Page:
- Kristina Dutton (Media Artist) is a violinist, composer, and educator. Dutton works in a wide range of musical settings, moving freely between improvisation, new music, and interdisciplinary collaboration. Dutton began her musical studies on piano and violin at the age of three. Conservatory trained, she has performed on more than 30 albums of various genres, appeared with numerous orchestras, and a handful of internationally acclaimed rock groups. Her music has been featured on international labels ranging from pop to new music, experimental to indie. In recent years her interest has focused on composition inspired by science, the natural world, and visual works. Most recently she travelled to Iceland with producer Jason K Cupp to create a series of violin and vocal field recordings in various dome shaped settings including caves, a sound sculpture, and the Reykjavik Art Museum Dome. Her current work includes collaborative projects with geneticist Dr. Arnaud Martin of George Washington University, and the Sonya Rapaport Legacy Trust on a musical reimagining of the famed Bay Area artist's visual oeuvre. Recent film works include the UC Berkeley Integrative Biology Lab's short on the life stages of cephalopods showing at the Imagine Science Film Festival, and artist/filmmaker Kim Anno's upcoming trailer and feature-length film, 90 Miles from Paradise.
- Piero Scaruffi is a cultural historian who has lectured in three continents and published several books on Artificial Intelligence and Cognitive Science, the latest one being "The Nature of Consciousness" (2006). He pioneered Internet applications in the early 1980s and the use of the World-Wide Web for cultural purposes in the mid 1990s. His poetry has been awarded several national prizes in Italy and the USA. His latest book of poems and meditations is "Synthesis" (2009). As a music historian, he has published ten books, the latest ones being "A History of Rock and Dance Music" (2009) and "A History of Jazz Music" (2007). His latest book of history is "A History of Silicon Valley" (2011). The first volume of his free ebook "A Visual History of the Visual Arts" appeared in 2012. His latest book is "Intelligence is not Artificial" (2013). He has also written extensively about cinema and literature. He founded the Leonardo Art Science Evening Rendezvous (LASER) in 2008 and the Life Art Science Tech (LAST) festival in 2014. Since 2015 he has been commuting between California and China, where several of his books have been translated.
Buildings made of earth have existed for thousands of years, and have been a durable, inexpensive and beautiful option for many cultures. Many examples of ancient and modern earthen constructions exist in locations as diverse as Europe, Central Asia, Northern Africa, and North, Central and South Americas. However, many of these locations also share a common natural foe - earthquakes - which have a devastating consequence on earthen materials and their occupants. Can anything be done to mitigate the damage and loss of life? This talk gives an overview of the variety of adobe, cob and other earth-composite structures throughout the world, and the nature of their weakness against earthquake forces. Simple and low-cost techniques are presented which seem to dramatically improve the behavior of these materials and the chances for better life-safety for their inhabitants, without negatively affecting their architectural expression. An approach to "appropriate technologies" which works with the natural strengths and tendencies of the material, rather than brute reinforcement, is proposed.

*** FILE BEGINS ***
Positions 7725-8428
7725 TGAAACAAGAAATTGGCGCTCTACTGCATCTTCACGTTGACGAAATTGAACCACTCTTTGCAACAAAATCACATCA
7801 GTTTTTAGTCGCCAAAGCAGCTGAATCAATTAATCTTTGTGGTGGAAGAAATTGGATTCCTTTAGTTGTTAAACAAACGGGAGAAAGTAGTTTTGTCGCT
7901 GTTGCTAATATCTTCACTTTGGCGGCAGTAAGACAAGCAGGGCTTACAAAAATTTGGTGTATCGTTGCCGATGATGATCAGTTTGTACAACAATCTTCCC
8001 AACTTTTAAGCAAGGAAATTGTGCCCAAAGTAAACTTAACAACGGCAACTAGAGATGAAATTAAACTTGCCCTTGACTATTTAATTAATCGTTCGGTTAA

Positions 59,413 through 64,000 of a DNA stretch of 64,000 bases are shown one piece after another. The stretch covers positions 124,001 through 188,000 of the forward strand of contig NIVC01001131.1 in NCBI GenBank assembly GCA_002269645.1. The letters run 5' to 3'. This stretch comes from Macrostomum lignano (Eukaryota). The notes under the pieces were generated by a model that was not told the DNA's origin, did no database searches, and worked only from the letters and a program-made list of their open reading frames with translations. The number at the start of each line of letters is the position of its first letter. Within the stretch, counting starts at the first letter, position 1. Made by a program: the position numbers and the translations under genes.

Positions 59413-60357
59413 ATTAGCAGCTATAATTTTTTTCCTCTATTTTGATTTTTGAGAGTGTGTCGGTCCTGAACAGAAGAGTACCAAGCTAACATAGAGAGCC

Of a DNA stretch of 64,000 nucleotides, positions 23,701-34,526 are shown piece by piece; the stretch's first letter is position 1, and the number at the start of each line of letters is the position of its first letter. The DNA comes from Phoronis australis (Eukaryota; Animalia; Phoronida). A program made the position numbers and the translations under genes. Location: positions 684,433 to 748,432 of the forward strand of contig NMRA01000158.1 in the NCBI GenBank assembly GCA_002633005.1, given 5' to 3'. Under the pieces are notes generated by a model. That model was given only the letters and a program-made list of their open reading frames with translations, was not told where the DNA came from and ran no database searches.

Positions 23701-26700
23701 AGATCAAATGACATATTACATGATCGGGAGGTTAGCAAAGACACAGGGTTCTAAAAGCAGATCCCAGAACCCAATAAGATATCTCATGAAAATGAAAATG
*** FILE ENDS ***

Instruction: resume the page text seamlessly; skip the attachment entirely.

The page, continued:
This talk focuses on concepts of listening and movement. Dutton will explore some of the ways we derive meaning from sound and gesture, and what it can teach us about intuitive processes.
We live in a world saturated with glowing rectangles: smartphones, especially, have become technological appendages to bodies, allowing software and hardware alike to become part of a daily habitus. This talk uses smartphones as through line in media art and design practice to conceptually interrogate technologies of power, access, and freedom. In this talk, Berdugo works from the technological, but more so from the logos of the tehkneÄ: from an artistic point of view that survey the ground which exists - often absurdly - between what the digital world promises and what it delivers.
Photos and videos of this evening